“Lord, make me see thy glory in every place.” So wrote Michaelangelo, one of the most gifted and renowned artists in human history. While there is a great deal of speculation regarding Michaelangelo’s spirituality, sexuality, and even morality, there appears to be no doubt that he was blessed with an awesome God-gift. And, he got one thing right: Michaelangelo recognized that God’s glory was everywhere and that he needed God’s help to see it. And arguably, God answered Michaelangelo’s request. As Michaelangelo saw, so he painted, sculpted, and designed. We are the beneficiaries of Michaelangelo’s God-given gift and God-given sight, as we admire the Cistine Chapel, The Pieta, St. Peter’s Basilica, and The David, among others.
It is easy for us to understand that an artist needs to see God’s glory. A photographer friend of mine once observed that the great photographers weren’t so much skilled with the technical elements of a camera as they were gifted in seeing the “special” in what they saw, and then capturing it with a camera so that the image could be shared with others.
But what about us “regular” folks? Most of us are not artists. It may seem to matter little in our day-to-day existence if we see God’s glory or not. We are often too busy or too tired to care. I will admit that I view some days and some tasks as unlikely candidates for “glory sightings.” I have come to the conclusion, though, that this is a short-sighted attitude that disappoints the Lord of glory who attends our every move and indeed, who lives within us. It also dims our joy and limits our capacity to pursue the Biblical mandates of encouraging one another and proclaiming the Gospel. If we do not see God’s glory, we simply will lack the fuel to effectively participate in God’s redeeming work in us, among us, and through us.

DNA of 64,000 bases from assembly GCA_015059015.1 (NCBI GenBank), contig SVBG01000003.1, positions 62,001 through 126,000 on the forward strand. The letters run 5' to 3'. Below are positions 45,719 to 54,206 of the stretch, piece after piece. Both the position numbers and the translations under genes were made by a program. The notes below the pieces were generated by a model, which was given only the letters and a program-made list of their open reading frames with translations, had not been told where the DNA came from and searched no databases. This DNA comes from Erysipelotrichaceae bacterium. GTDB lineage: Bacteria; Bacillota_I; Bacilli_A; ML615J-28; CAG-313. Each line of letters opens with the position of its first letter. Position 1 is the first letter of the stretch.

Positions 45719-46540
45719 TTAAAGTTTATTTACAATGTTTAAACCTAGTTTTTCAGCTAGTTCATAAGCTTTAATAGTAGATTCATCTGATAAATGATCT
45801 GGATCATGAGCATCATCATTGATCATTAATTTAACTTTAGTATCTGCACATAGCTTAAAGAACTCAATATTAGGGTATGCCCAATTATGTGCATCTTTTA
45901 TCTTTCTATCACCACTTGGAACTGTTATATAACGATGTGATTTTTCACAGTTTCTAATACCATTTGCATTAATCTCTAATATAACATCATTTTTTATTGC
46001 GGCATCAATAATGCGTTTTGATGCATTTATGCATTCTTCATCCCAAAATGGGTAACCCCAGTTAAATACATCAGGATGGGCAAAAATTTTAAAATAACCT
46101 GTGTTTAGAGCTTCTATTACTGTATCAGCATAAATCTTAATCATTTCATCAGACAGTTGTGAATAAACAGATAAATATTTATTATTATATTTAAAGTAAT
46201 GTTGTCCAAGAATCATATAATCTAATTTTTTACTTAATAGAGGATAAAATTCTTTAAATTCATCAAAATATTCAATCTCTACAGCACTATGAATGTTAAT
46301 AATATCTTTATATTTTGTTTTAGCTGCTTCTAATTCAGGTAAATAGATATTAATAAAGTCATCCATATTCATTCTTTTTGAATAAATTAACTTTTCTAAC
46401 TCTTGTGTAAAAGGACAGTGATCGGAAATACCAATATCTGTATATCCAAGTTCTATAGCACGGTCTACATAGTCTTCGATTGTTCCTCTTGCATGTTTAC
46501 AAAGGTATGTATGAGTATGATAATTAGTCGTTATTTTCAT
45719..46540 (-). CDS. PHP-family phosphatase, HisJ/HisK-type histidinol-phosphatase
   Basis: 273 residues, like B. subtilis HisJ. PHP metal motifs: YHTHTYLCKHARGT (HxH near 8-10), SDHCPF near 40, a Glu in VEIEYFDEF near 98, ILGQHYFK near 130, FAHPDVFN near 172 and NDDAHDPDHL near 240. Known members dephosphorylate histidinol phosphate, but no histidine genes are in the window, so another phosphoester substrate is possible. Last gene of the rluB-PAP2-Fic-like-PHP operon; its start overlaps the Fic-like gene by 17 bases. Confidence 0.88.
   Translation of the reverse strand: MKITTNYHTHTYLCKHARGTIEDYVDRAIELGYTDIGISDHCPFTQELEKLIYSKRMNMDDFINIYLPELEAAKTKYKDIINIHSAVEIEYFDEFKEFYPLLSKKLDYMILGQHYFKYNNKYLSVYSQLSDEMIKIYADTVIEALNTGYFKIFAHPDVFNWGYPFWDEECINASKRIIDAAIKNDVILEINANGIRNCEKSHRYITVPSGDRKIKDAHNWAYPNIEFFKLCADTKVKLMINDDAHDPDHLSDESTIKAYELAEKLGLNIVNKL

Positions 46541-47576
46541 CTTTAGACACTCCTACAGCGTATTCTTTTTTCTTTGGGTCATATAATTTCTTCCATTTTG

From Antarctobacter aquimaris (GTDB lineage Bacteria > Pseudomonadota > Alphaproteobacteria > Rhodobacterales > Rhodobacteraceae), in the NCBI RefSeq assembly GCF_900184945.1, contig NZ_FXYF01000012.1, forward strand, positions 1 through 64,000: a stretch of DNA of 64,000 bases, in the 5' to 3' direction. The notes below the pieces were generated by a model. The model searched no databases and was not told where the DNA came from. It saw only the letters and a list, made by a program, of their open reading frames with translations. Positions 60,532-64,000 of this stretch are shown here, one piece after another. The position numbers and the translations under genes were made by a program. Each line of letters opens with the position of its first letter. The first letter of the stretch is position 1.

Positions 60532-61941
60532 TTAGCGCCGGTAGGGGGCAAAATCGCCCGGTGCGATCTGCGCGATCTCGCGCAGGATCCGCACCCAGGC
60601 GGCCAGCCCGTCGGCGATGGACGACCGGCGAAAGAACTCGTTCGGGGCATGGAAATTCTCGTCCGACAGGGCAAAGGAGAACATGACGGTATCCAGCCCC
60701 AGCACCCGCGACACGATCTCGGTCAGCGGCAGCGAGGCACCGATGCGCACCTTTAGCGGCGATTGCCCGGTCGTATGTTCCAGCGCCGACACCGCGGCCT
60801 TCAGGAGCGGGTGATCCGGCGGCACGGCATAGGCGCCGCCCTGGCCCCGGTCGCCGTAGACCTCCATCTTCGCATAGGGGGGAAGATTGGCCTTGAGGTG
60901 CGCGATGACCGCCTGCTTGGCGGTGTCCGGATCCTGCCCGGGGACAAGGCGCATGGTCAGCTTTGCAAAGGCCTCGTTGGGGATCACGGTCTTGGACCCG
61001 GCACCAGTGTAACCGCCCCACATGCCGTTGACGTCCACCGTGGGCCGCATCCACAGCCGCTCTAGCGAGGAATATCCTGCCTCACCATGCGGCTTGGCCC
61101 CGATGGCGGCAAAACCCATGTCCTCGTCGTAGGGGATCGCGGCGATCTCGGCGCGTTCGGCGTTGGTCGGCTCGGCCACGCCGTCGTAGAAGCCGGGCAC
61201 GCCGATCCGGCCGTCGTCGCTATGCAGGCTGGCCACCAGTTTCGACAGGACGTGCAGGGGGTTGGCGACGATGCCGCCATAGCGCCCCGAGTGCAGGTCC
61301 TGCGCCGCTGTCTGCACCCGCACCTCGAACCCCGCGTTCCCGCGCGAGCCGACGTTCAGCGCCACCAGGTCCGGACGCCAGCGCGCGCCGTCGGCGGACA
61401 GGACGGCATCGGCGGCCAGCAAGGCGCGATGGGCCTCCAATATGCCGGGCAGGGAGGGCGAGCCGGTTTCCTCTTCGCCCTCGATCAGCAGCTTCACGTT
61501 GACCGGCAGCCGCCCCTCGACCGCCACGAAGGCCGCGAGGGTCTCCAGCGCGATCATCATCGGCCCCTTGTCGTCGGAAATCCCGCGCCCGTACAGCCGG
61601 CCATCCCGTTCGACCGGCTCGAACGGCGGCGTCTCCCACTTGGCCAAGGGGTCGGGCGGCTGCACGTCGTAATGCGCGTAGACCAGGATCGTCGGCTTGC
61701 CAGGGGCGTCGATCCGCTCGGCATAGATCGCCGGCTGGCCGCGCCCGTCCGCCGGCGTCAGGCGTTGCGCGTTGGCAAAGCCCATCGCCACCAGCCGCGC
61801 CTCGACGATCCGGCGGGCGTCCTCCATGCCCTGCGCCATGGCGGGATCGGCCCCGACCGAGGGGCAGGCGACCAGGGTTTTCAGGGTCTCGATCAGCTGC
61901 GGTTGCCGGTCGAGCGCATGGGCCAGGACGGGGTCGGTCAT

I am not saying that every circumstance, event, situation, conversation, etc. is a glorious experience. We are fallen people living in a fallen world, and much of our life experience is tainted with sin, pain, frustration, and loss. These are most definitely not glorious. But as God is present in us and in our world, so is His glory. I believe that it is worth seeking. Encountering God’s glory invites us to leave the confines of our own perspective and take a “joy ride” with God. It gives us reason to praise and motivation to share. It helps us to make our faith a verb and not merely a noun.
I think we would do well to make Michaelangelo’s words our own before God. If we believe that God’s glory is everywhere, let us ask our Lord and Master to reveal that glory to us. Spring is coming, and God’s glory will be evident in nature. That is worth celebrating and sharing. But let us not stop there. Since we humans are God’s image-bearers, His glory is in each of us. Jesus has taught us that in order to see that glory we need faith: “Did I not say to you that if you believe, you will see the glory of God?” (Jn. 11:40). Although Jesus is in this passage encouraging Martha just before He raised Lazarus, the principle has a much broader application. May we in faith ask God to reveal to us His glory in one another and then encourage and bless others and preach the Gospel with integrity and honesty.
I suspect that none of us is destined to be a Michaelangelo or an Ansel Adams. We can, however, ask God to reveal His glory to us and then “capture” that image in our minds to share with others. An encouraged heart or a soul committed to Christ is even more glorious than the Cistine Chapel.